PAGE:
Today I realize my garden has become a jungle of lush green leaves. The blackberry stalks present the healthiest looking leaves you’ve ever seen.
One would think this was beautiful, productive, and right.
But look closely: no fruit.
I learn that perhaps the nitrogen levels in my soil are too high. Too much nitrogen creates this curious and astounding reality: all leaf and no fruit. What looks like health isn’t health at all.
It’s all a show. Big hat, no cattle. All tracks, no train. All leaves, no fruit.
Some gardeners and farmers deliberately plant nitrogen absorbing plants (like broccoli or squash) right next to their fruit plants. Something must sit there and redirect the excess. Something must come alongside and rebalance what there’s just too much of.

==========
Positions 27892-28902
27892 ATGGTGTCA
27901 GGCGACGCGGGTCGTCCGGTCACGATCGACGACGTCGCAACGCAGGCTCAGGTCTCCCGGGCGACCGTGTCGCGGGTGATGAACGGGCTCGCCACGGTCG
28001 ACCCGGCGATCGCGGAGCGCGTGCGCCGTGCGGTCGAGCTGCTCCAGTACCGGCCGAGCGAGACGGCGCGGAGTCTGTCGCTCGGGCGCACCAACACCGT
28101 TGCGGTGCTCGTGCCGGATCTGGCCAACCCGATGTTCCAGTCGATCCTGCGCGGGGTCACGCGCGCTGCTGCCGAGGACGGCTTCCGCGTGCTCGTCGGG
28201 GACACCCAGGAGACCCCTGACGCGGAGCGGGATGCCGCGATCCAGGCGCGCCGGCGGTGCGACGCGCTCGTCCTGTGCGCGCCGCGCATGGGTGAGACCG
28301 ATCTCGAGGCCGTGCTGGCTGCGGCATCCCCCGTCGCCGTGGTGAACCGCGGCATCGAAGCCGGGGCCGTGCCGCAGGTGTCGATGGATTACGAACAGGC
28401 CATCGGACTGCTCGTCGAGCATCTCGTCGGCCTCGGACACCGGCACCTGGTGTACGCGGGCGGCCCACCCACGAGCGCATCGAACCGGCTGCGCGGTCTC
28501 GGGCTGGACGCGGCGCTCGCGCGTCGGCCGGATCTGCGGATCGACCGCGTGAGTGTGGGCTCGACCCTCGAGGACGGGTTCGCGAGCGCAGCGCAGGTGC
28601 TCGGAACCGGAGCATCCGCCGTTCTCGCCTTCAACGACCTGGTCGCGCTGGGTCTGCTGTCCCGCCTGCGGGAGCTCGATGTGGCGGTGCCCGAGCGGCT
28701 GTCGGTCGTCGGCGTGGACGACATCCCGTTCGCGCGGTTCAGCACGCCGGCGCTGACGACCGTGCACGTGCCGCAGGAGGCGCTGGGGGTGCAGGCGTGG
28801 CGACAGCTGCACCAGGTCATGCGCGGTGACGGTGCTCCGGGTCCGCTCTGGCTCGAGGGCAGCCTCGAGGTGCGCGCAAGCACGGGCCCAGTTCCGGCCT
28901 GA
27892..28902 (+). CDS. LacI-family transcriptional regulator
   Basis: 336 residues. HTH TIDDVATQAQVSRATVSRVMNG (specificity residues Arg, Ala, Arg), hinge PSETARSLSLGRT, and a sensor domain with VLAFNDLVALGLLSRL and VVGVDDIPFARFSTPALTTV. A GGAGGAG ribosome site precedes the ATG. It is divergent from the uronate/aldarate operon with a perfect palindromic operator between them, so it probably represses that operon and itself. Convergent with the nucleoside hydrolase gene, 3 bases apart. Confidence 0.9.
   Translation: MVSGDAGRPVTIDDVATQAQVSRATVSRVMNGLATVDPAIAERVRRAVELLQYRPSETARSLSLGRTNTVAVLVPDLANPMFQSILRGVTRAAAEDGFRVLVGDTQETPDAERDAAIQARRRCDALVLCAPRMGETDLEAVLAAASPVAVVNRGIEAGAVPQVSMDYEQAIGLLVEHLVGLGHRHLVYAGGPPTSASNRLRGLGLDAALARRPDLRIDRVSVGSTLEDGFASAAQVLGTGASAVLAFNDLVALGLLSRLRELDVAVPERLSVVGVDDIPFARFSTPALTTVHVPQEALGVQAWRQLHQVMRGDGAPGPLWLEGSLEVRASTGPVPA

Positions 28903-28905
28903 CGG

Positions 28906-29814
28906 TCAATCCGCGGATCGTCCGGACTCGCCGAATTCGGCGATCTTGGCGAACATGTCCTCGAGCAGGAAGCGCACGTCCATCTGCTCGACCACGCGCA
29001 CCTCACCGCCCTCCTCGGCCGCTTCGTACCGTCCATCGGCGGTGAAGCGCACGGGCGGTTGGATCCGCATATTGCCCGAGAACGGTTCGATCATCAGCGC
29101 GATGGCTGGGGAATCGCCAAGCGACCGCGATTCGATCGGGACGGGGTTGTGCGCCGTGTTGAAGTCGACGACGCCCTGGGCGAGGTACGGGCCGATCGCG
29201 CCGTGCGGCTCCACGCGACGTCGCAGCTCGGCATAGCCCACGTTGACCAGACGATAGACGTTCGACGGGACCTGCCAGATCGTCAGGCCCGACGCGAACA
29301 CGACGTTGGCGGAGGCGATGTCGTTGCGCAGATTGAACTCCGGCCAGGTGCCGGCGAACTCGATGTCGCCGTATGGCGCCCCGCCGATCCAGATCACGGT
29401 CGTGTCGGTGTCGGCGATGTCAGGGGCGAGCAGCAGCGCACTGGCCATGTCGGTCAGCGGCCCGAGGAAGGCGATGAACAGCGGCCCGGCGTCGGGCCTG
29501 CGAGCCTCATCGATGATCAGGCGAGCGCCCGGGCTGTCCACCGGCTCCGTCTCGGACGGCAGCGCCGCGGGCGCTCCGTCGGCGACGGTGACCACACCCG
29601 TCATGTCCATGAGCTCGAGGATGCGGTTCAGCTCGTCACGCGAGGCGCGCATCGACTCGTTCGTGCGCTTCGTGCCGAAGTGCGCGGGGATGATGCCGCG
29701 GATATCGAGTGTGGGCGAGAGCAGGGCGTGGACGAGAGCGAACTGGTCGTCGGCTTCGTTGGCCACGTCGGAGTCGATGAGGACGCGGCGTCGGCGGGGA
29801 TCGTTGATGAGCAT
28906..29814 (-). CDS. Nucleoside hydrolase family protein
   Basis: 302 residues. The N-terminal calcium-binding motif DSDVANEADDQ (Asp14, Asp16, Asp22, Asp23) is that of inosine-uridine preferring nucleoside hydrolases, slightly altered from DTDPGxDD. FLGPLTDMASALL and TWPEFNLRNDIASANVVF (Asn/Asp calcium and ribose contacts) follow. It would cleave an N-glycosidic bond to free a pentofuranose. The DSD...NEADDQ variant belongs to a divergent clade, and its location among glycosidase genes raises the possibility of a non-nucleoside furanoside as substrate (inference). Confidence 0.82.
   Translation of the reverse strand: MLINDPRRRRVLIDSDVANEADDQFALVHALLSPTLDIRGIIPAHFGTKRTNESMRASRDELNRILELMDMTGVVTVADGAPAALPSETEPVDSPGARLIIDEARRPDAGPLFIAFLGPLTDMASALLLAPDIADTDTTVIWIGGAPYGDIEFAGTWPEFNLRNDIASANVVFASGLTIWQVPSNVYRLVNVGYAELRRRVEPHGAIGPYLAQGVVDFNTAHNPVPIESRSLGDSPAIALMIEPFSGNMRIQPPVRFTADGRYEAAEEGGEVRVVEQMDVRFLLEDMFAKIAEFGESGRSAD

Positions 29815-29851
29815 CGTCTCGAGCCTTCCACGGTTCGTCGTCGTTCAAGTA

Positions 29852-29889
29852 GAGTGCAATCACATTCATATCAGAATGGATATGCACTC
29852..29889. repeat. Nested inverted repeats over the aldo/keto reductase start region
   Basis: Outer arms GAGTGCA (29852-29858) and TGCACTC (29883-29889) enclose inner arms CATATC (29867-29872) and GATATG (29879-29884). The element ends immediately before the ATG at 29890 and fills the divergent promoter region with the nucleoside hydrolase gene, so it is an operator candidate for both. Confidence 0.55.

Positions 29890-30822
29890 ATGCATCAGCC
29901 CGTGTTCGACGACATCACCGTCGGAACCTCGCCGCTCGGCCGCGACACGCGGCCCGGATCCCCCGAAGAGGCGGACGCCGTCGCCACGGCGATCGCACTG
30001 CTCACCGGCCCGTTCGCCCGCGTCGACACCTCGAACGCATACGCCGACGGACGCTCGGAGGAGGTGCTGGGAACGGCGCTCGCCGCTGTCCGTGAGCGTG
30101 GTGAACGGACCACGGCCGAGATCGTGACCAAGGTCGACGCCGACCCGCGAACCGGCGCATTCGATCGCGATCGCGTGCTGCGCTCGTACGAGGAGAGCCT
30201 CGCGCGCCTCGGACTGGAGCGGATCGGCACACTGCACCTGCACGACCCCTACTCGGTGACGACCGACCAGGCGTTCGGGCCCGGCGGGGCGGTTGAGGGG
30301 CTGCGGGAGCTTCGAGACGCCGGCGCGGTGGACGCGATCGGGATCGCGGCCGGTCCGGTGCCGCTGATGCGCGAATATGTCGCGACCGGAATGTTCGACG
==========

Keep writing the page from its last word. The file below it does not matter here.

I think of my broccoli and squash kinds of friends who sit beside me and rebalance, redirect, and reorient. They point out excesses of pride, self-importance, false humility, or overconsumption.
I’m acutely away of areas of our lives that seem like health–performance, outward display, productivity, or effectiveness–but really, it’s not always been real fruit. It’s an unbalanced look of well-being that fools you with its lush, showy exterior.
Take caution: Every lush, rich thing that looks like health often isn’t at all. The real test is the fruit of good character, worship, helping others grow, and service that’s often as hidden as the berries that grow deep within a balanced, carefully tended vine.